(iii) Is described in section 107(c)(3) of the Drug Amendments of 1962 and for which the Secretary has determined there is a compelling justification for its medical need or is identical, similar, or related (within the meaning described in FDA regulations at 21 CFR 310.6(b)(1)) to such a drug or for which the Secretary has not issued a notice for an opportunity for a hearing under section 505(e) of the FFDCA. This provision specifies a proposed order of the Secretary to withdraw approval of an application for such drug under section 505(e) of the FFDCA because the Secretary has determined that the drug is less than effective for some or all conditions of use prescribed, recommended or suggested in its labeling;

(iv) Is a biologic product other than a vaccine that may only be dispensed upon a prescription and is licensed under section 351 of the Public Health Service Act (PHSA) and is produced at an establishment licensed under section 351 of the PHSA to produce such product; or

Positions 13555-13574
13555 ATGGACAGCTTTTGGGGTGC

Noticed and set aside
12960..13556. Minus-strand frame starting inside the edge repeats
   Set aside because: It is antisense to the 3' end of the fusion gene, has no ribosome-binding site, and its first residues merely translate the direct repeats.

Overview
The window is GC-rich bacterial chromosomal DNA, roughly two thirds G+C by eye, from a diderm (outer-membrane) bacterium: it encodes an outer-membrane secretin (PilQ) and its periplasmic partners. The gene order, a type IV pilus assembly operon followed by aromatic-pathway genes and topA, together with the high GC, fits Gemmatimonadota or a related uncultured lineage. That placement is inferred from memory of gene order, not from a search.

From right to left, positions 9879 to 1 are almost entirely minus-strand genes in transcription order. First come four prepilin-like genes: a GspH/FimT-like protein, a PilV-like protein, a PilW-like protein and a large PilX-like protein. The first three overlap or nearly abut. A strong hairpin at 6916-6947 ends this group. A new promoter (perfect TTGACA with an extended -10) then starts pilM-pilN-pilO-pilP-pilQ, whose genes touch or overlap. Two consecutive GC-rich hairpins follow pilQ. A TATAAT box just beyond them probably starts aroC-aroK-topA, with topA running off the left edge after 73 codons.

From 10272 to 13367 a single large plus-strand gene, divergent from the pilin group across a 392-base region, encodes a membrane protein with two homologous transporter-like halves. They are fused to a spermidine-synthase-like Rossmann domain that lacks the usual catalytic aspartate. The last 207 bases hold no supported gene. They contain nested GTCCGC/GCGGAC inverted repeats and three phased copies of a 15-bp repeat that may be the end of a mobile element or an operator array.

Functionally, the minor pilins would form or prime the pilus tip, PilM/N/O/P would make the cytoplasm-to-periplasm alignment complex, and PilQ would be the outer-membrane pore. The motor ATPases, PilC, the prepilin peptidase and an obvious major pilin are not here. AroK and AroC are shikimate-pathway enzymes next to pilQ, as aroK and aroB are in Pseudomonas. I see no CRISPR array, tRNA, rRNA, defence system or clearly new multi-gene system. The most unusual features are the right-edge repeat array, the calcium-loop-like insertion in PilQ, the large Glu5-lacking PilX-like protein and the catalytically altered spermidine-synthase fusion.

(v) Is insulin certified under section 506 of the FFDCA.

(2) A covered outpatient drug does not include any drug, biologic product, or insulin provided as part of or incident to and in the same setting as, any of the following services (and for which payment is made as part of that service instead of as a direct reimbursement for the drug):

(i) Inpatient Services;

(ii) Hospice Services;

(iii) Dental Services, except that drugs for which the State plan authorizes direct reimbursement to the dispensing dentist are covered outpatient drugs;

(iv) Physician services;

(v) Outpatient hospital services;

(vi) Nursing facility and services provided by an intermediate care facility for the mentally retarded;

(vii) Other laboratory and x-ray services; or

(viii) Renal dialysis.

(3) A covered outpatient drug does not include:

(i) Any drug product, prescription or OTC, for which an NDC number is not required by the FDA;